Methods: Forty-three in-depth, semi-structured interviews were conducted with Black women 21 years of age and older who self-reported having had experiences with COVID-19 and racism and self-reported middle-class status based on their education level, income, and occupation. Women were recruited using participant driven sampling methods (snowball sampling), social media outlets such as Twitter, and emailing flyers to various social groups that predominantly served middle-class Black women (e.g., Black female sororities and Black female professional organizations). Interviews focused on questions that elicited the women’s perspectives on how they created meaning regarding their experiences with COVID-19 and racism, and how their experiences with COVID-19 and racism influenced their mental health. Interviews were transcribed verbatim, analyzed, and coded using the constant comparative method of grounded theory.
Findings: Findings revealed that middle-class Black women’s experiences with COVID-19 and racism focused on the tenuous position of their racial identity, gender identity, and middle-class status despite having improved life chances based on their class standing. With few exceptions, all of the women’s stories highlighted the ways they were trying to manage the multiple stressors they were experiencing because of COVID-19, racism, and the impact of these events on their mental health. Their experiences were characterized as “We’re Trying to Manage, But Can’t Control It,” which consists of three dimensions: (1) racism and COVID-19 colliding, (2) trying to make sense of it, and (3) looking for a way out. Together, these three core categories formed the meanings that middle-class Black women associated with their experiences of COVID-19, racism, and their mental health.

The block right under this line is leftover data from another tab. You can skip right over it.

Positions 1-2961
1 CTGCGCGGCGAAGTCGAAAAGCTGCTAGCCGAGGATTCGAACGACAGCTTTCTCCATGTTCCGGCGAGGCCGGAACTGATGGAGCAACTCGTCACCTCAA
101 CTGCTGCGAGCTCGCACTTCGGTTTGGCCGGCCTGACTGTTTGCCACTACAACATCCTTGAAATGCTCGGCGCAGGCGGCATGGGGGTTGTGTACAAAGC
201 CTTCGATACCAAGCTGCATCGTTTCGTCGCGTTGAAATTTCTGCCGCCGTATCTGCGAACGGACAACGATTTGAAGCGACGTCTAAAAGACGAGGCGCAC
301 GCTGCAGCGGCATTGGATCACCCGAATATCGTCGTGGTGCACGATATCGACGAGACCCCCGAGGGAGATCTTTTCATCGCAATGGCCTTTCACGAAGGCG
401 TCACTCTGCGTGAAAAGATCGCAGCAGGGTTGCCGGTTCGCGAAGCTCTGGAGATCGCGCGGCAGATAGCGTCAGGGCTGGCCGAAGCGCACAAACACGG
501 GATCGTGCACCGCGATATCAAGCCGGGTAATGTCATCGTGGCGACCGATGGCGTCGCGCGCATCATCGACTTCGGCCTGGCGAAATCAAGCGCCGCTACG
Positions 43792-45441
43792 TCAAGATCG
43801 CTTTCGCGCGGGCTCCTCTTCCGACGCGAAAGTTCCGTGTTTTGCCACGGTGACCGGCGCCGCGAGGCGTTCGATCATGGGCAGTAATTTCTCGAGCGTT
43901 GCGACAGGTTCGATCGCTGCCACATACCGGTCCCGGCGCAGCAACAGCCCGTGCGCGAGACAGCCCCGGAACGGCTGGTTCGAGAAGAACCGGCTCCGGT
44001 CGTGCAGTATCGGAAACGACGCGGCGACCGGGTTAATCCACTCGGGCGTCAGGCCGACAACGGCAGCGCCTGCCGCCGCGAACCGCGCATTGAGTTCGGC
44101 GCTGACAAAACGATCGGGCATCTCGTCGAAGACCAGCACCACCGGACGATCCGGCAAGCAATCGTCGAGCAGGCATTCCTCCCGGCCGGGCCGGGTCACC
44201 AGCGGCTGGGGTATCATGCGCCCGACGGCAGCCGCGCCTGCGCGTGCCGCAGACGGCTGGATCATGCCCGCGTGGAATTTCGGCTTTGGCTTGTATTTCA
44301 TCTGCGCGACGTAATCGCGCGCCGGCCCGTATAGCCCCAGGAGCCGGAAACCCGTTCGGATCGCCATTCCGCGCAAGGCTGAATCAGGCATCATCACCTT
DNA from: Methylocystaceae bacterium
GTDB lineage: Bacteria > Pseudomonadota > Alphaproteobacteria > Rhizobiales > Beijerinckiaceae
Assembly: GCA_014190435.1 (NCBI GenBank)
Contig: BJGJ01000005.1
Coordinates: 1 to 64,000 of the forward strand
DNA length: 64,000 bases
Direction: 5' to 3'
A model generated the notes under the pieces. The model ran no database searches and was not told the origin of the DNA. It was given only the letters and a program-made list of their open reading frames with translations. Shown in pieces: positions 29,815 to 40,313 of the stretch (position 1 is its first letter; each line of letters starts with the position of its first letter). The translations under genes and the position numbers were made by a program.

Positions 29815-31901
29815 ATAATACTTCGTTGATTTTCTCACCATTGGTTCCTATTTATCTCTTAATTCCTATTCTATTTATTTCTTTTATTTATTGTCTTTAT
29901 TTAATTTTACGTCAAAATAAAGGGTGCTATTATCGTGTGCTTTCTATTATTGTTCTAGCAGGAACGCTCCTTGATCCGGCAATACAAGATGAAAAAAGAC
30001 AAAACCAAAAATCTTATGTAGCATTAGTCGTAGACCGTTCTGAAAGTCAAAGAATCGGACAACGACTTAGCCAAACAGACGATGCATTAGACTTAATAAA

Conclusion and Implications: Studies on COVID-19, racism, and mental health among middle- class Black women is a neglected topic. Results of this study suggest that middle-class Black women are a unique group, existing at the intersection of a number of incongruent status positions in the social hierarchy. Findings also suggest the need for further investigations by social work researchers that explore the unique ways in which race, gender, and class intersect and remain salient in the lives of middle-class Black women during times of crisis.